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J Ethnopharmacol. 2018 May 23;218:51-58. doi: 10.1016/j.jep.2018.02.035. Epub 2018 Feb 26.

A water-soluble derivative of propolis augments the cytotoxic activity of natural killer cells.

Author information

1
Division of Cell Biology, Biomedical Research Center, Graduate School of Medicine, Juntendo University, Bunkyo-ku, Tokyo 113-8421, Japan; Department of Biofunctional Microbiota, Graduate School of Medicine, Juntendo University, Bunkyo-ku, Tokyo 113-8421, Japan. Electronic address: ktakeda@juntendo.ac.jp.
2
Morikawa Kenkodo Co., Ltd., 2170 Taguchi, Kousa-machi, Kamimashiki-gun, Kumamoto 861-4616, Japan. Electronic address: k-nagamatsu@morikawakenkodo.com.
3
Department of Biofunctional Microbiota, Graduate School of Medicine, Juntendo University, Bunkyo-ku, Tokyo 113-8421, Japan; Atopy (Allergy) Research Center, Graduate School of Medicine, Juntendo University, Bunkyo-ku, Tokyo 113-8421, Japan. Electronic address: kokumra@juntendo.ac.jp.

Abstract

ETHNOPHARMACOLOGICAL RELEVANCE:

Propolis, a resinous material collected from numerous plants by honeybees, has historically been used as a health-promoting food. Recently, due to its potential anti-tumor effects, use of propolis has been proposed as an adjuvant therapy to chemotherapy; however, the effects of propolis on immune responses remain unclear.

AIM OF THE STUDY:

In this study, we examined the effects of the oral ingestion of propolis on natural killer (NK) cell activity, which is important in immune surveillance against cancer and viral infections. In addition, we assessed the effects of the major components of the water-soluble powder derivative of propolis (WPP).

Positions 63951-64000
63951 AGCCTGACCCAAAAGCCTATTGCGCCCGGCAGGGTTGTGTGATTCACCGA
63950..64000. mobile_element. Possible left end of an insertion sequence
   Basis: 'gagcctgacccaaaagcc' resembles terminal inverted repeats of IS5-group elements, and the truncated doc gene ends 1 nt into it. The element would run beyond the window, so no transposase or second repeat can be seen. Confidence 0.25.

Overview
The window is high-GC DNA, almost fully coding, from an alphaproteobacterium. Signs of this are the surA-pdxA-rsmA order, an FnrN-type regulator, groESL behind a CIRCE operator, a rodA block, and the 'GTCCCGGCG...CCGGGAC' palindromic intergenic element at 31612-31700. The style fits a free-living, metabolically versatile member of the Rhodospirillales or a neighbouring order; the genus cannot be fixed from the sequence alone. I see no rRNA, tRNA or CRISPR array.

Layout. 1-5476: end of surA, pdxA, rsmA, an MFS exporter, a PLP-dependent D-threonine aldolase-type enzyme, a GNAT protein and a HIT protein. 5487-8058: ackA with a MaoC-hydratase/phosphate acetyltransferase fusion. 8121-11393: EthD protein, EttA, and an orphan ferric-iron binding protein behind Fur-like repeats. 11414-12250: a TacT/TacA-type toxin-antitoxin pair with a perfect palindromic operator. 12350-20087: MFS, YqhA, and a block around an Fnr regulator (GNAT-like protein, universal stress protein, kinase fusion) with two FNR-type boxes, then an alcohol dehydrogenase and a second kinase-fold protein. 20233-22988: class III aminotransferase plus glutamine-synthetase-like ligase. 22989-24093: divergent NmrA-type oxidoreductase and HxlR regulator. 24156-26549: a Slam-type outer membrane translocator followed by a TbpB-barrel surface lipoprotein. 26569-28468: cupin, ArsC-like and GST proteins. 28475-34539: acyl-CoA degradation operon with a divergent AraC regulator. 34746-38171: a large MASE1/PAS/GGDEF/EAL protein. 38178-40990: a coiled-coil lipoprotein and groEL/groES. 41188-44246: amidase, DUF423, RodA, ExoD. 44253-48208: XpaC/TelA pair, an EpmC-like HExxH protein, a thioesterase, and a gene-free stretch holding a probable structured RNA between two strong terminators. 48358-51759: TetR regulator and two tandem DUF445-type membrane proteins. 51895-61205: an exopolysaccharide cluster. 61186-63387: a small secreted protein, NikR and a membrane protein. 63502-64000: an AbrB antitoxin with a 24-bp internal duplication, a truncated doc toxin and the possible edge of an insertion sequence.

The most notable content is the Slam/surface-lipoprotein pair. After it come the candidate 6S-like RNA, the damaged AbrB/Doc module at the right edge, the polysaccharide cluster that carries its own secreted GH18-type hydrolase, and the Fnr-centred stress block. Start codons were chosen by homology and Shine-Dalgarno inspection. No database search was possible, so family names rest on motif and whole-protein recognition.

MATERIALS AND METHODS:

C57BL/6 (B6) wild-type (WT) and RAG 2-deficient (RAG-/-) mice and BALB/c WT, interferon (IFN)-γ-deficient (IFN-γ-/-), IFN-γ receptor-deficient (IFN-γR-/-) and RAG-/- mice were orally administered WPP or its major components. NK cell populations and cytotoxic activity were then examined by flow cytometry and 51Cr release assay, respectively.

RESULTS:

While the cytotoxic activity of NK cells was increased following administration of 100 mg/kg/day of WPP for 7 days or 200 or 500 mg/kg/day of WPP for 4 days in WT mice, the proportions of NK cell populations were unaltered. Similar activation of NK cell cytotoxicity was observed when RAG-/-, but not IFN-γ-/- or IFN-γR-/-, mice were orally administered 200 mg/kg/day of WPP for 4 days. Oral ingestion of artepillin C or p-coumaric acid, but not drupanin, augmented NK cell cytotoxicity in a manner similar to WPP and to the mixture of these three components.

CONCLUSION:

These results suggest that oral ingestion of WPP enhances NK cell cytotoxic activity, but not proliferation, in a manner dependent on IFN-γ and without the contribution of acquired immune responses. Further, artepillin C or p-coumaric acid, but not drupanin, may be the components responsible for this augmentation of NK cell cytotoxicity. These findings suggest the possible utility of WPP as a therapeutic for prevention of cancer development and against viral infection through NK cell activation.

KEYWORDS:

Artepillin C (PubChem CID: 5472440); Cytotoxic activity; Drupanin (PubChem CID: 6440361); IFN-γ; NK cells; Propolis; p-coumaric acid (PubChem CID: 637542)

PMID:
29496576
DOI:
10.1016/j.jep.2018.02.035
[Indexed for MEDLINE]

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